Sometimes I’m envious of my kids and how much time they have to read.
Yesterday, my wife took our children to the Library, a weekly ritual of hers, and they returned with a huge stack of books. Each one immediately set off to a quiet place to read and devour what he/she had received. They were occupied for hours, and I know it won’t be long before they all make their way through every bit of their reading material and will be begging for another Library trip.
It’s a lot harder for me to find time to read. In fact, in this season of life, I have to fight hard for it. I agree with Martyn Lloyd-Jones sentiment, as John Piper describes it, that “the fight to find time to read is a fight for one’s life.” Piper states,
“I, for one, am not a self-replenishing spring. My bucket leaks, even when it is not pouring. My spirit does not revive on the run. Without time of unhurried reading and reflection, beyond the press of sermon preparation, my soul shrinks, and the specter of ministerial death rises. Few things frighten me more than the beginnings of barrenness that come from frenzied activity with little spiritual food and meditation.” John Piper, Brothers We Are Not Professionals, page 66.
Here Are Some Ways I Am Fighting To Find Time To Read:
1. Plan Time To Read. You would think that if you value something so much, that you wouldn’t have to be disciplined about it. But that’s not the case for me. With the regular demands of family life, work, and church-related responsibilities, reading time does not come naturally. I have to literally plan time to read. I have found that I do my best reading and thinking in the morning hours between 5-8am, before the rest of the family is fully active. I have some very good friends who think better at night, and they use their late-night hours to read. The important thing for me has been to find a time that works best for me, and to establish a rhythm and routine of reading.
2. Take a 20/20/20 Approach. If I wait for large-chunks of time to appear before I crack open a book, I may be waiting for a long time. However, even in the busiest of seasons, I find that I can usually carve out 3 separate 20-minute time-slots to read each day, for a total of an hour a day. I do this by reading for 20-minutes in the mornings before going to work. I can then utilize my commute (20 minutes round-trip) to listen to an audio book or sermon series. Finally, in the evening, I can read for 20 minutes before going to bed. Evening reading is the hardest for me because I tend to fall asleep, so I prefer more time in the morning.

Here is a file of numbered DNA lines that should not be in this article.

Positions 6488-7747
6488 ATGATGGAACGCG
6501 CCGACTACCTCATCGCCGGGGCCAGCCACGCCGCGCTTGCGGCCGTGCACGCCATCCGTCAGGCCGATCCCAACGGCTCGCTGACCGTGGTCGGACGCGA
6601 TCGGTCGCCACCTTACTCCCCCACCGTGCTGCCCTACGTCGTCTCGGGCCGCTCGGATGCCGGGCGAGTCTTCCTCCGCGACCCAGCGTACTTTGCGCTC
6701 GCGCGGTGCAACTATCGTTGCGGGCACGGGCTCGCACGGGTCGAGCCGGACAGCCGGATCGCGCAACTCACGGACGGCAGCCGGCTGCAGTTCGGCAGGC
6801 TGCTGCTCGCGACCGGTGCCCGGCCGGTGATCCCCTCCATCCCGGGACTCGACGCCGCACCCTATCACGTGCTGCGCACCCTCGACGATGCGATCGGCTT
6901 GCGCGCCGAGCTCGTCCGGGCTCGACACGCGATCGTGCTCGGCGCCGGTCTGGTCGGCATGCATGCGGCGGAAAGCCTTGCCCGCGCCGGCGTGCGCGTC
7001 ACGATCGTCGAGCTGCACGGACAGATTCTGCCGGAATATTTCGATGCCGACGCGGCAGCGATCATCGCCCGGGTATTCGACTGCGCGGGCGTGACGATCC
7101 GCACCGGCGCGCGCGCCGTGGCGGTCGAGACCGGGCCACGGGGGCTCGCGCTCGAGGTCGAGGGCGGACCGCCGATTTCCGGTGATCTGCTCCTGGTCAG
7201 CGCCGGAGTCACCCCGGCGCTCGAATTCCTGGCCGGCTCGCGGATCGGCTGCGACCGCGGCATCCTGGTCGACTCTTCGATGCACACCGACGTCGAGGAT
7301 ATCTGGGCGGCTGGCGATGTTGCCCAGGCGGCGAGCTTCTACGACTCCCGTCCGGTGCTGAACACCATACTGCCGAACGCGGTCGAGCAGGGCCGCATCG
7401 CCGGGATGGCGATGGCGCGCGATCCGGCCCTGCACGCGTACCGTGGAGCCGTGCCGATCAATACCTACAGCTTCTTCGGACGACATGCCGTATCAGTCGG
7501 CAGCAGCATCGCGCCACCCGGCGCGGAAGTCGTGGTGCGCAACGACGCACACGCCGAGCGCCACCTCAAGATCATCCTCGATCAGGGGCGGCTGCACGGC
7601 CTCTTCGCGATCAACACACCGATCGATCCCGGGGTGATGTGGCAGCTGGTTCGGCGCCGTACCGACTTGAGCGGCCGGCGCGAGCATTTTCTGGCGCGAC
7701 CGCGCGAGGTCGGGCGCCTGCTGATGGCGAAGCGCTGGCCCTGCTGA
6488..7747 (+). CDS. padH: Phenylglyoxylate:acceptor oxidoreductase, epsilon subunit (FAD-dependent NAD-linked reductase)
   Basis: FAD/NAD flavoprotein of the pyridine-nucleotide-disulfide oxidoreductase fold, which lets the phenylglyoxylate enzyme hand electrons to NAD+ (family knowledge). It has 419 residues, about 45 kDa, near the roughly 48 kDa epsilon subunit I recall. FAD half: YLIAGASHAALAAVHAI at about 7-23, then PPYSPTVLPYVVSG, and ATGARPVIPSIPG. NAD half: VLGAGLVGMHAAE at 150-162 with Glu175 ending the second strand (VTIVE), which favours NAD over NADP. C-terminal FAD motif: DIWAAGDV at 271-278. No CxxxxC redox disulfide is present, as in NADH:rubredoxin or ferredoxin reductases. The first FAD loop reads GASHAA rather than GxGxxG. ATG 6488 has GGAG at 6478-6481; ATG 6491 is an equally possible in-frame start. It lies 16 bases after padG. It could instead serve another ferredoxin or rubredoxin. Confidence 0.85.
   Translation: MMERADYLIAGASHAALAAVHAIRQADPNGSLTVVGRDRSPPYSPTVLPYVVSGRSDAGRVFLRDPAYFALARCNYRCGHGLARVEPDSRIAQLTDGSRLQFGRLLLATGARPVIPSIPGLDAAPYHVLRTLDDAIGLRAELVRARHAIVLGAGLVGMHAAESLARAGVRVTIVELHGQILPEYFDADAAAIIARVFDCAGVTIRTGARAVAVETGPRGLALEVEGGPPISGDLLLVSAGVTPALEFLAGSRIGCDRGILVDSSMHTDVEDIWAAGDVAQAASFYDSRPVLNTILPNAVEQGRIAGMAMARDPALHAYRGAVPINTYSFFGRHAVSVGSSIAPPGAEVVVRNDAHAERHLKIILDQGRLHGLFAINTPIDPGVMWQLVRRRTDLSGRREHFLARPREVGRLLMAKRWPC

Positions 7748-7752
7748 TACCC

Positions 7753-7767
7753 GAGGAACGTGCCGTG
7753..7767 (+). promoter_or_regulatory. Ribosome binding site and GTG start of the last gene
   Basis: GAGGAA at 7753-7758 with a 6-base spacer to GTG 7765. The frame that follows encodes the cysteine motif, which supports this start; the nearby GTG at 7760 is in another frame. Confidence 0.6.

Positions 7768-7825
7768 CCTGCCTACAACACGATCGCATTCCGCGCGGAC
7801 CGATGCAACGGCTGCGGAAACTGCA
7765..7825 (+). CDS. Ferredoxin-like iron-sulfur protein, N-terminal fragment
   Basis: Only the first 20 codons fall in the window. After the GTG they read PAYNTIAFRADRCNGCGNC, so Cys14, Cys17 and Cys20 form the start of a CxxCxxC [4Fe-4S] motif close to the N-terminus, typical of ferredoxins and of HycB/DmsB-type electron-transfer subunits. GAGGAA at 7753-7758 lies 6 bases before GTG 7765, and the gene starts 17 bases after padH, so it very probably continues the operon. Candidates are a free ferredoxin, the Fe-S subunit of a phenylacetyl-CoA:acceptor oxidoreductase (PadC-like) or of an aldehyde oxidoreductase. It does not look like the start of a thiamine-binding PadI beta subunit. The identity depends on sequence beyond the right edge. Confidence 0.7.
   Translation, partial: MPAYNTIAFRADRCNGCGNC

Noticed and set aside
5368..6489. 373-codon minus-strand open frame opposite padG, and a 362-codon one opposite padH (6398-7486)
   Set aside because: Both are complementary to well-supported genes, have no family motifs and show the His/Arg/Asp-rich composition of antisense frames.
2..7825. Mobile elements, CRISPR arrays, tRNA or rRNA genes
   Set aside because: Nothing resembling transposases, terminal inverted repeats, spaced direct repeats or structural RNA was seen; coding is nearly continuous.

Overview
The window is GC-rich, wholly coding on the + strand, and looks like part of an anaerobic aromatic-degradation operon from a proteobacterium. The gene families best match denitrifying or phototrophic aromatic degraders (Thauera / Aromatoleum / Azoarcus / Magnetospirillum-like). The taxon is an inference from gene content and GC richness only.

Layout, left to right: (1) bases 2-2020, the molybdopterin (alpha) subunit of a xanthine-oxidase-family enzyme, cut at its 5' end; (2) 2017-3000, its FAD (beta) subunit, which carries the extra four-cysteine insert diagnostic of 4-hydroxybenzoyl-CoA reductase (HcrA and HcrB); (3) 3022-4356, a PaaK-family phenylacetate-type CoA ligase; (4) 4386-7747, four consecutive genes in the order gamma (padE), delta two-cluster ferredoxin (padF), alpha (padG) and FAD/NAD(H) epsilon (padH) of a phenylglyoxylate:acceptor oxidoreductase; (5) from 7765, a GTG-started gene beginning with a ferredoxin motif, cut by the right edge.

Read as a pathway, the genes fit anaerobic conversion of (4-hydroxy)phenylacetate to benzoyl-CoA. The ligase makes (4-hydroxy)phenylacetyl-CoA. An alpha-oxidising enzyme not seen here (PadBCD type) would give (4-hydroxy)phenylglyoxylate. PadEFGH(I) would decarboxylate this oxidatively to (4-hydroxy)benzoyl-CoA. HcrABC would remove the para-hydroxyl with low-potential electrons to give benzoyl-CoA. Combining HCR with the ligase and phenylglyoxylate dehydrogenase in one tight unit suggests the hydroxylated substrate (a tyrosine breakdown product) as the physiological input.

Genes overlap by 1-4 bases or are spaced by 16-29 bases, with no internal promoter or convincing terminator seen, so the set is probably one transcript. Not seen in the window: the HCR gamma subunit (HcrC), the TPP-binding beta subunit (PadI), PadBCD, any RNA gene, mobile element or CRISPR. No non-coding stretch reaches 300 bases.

3. Cultivate a Love for Reading in the Home. If everyone is occupied with a book, it’s so much easier for me to be occupied with a book. Some of my favorite times are when the entire family is curled up on the couch reading separately. (This should get easier as the kids get older). My wife and I try to cultivate a love for reading in the home, first by example and then by regular trips to the Library or Bookstore, by discussing what we have read at the dinner table, and by reading together in the evenings.
4. Utilize Weekends and Vacations To Read. Weekends and vacations provide a wonderful time for us to rest through reading. Here you have large chunks of time that the hustle of regular weekdays does not provide. It’s fun for us to think ahead and plan for what books we want to enjoy or tackle over a vacation. God has met me in profound ways through reading as a means of grace in these times of extended reflection.
5. Be Creative and Enjoy It. I have a friend who listens to audio books while he travels. Because he has a good bit of travel time for his work, he said he is able to listen to a book a week, on average. That’s 52 books a year consumed during travel time that could otherwise be easily wasted! Taking this approach, I recently set up a speaker system in my bathroom to enable me to listen to audio books while getting ready for work in the morning. Using my iPhone, I can continue listening to the same material while I commute and when I exercise. I’ve found that doing this often affords me the opportunity to consume an extra hour a day of reading material, while making other mundane activities more enjoyable.
6. Give Up Something Else. Finding more time to read may mean that we have to sacrifice something. It may mean that we turn the TV off by 9 or 10pm. It may mean that we limit our time online. Personally, I didn’t join FaceBook until 2011 and only joined Twitter in 2013. I enjoy them both. I’m also amazed at how much time those two sites can suck from you, if you are not careful. I can no longer use the excuse that I don’t have 20 minutes to read, because I know for certain that FaceBook and Twitter take at least 20 minutes of my day, each day.
Again, it is a fight to find time to read. And it’s a fight that’s certainly worth our attention and effort!
How do you find time in your busy schedule to read?